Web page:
Progress for new rabbit control measures
The Australian Government recently announced the Australian Pesticides and Veterinary Medicines Authority (APVMA) has approved the registration of the new RHDV1 K5 strain of rabbit calicivirus that will strengthen Australia’s ability to manage wild rabbits.
Deputy Prime Minister and Minister for Agriculture and Water Resources, Barnaby Joyce, welcomed the approval of the new RHDV1 K5 strain, which will ensure its eventual roll out.
“This is a significant step towards having another tool to combat Australia’s most costly vertebrate pest animal, which causes our farmers an estimated $206 million in losses,” Minister Joyce said.
"Effective long-term management of rabbits is a national priority, and critical to improved productivity and increased farmgate profits.
“Traditional methods of rabbit control, such as shooting and poisoning, have a limited impact at a national level. Biological control agents like myxomatosis and calicivirus are modern approaches that are proven to work on a large scale.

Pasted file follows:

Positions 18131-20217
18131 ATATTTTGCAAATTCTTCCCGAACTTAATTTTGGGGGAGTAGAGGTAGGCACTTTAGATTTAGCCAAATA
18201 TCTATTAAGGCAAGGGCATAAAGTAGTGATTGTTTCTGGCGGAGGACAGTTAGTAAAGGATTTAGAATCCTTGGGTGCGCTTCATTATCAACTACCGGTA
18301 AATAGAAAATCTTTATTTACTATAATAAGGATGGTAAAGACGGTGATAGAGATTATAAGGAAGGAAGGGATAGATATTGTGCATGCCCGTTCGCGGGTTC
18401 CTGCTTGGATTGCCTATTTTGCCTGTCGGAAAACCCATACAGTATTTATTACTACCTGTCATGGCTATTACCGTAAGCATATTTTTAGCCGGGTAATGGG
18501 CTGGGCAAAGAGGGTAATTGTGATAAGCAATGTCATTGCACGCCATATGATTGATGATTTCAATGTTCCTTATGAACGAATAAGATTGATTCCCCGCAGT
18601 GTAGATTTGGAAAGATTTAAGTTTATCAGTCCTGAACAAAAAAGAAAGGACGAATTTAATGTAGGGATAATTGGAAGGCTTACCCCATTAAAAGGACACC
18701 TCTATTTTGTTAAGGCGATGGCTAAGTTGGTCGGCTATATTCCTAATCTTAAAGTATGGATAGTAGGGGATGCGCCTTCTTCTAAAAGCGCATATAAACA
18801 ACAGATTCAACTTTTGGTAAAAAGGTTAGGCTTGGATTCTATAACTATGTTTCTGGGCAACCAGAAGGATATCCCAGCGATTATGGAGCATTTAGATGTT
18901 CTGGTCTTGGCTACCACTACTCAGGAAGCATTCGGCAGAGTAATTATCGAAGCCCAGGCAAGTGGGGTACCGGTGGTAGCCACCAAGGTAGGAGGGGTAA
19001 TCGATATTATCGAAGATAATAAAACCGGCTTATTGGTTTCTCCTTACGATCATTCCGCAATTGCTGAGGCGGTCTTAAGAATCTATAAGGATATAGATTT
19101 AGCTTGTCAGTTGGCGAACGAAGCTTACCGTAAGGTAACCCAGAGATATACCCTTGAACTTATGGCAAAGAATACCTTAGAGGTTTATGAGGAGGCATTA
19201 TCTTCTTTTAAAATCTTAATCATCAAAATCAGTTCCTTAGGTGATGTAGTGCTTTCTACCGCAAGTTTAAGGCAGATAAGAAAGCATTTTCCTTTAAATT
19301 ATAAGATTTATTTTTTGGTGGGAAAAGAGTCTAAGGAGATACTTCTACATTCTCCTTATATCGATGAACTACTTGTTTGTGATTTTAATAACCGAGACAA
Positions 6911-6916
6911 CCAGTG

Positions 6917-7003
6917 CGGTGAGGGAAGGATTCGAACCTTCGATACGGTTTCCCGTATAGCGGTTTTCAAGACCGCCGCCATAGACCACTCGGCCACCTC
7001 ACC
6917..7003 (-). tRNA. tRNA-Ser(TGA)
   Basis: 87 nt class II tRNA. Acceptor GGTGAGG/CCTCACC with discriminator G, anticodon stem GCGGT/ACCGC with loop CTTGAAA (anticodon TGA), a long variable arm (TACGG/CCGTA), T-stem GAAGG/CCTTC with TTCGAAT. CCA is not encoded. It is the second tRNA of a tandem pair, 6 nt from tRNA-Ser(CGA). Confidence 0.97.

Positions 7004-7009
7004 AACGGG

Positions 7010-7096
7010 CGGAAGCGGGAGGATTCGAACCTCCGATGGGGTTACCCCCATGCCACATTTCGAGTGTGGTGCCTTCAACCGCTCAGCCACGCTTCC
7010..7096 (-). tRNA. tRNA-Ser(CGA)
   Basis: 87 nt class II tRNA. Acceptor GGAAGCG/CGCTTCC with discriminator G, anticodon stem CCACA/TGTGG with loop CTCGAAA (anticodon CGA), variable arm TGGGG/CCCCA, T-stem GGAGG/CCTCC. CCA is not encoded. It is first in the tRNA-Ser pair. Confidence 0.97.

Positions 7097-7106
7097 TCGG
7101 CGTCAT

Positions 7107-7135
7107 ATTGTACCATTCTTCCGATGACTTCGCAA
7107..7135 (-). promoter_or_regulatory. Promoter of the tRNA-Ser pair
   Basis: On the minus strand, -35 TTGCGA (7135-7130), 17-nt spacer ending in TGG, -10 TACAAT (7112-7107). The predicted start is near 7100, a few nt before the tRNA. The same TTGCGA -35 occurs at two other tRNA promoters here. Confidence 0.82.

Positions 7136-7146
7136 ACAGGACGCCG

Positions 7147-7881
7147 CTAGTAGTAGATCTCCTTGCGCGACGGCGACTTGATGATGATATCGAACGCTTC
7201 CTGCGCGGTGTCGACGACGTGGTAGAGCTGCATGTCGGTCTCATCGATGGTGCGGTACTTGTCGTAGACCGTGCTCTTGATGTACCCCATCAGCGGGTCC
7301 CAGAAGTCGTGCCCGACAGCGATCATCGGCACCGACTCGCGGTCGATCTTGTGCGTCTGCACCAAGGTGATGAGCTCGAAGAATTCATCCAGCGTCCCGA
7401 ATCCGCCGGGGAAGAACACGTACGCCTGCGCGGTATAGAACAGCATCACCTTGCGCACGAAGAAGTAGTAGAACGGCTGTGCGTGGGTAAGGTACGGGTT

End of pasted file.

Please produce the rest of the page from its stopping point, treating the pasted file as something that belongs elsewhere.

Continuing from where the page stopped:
“RHDV1 K5 is a naturally occurring overseas strain of rabbit calicivirus that Australian rabbits don’t have resistance to—and the government, together with industry, research organisations and state and territory governments, has invested in its development and proposed roll out.
“We can now take the next steps to support the future roll out of the K5 strain, including undertaking the research that will give us a better understanding of the impacts of the current RHDV2 strain and the new K5 strain once it is released.
The K5 strain has been carefully assessed by government and industry and the APVMA has formally approved the strain for registration in Australia as a restricted chemical product. This follows a comprehensive assessment process, including public consultation.
[ Read the Ministers full media statement here ]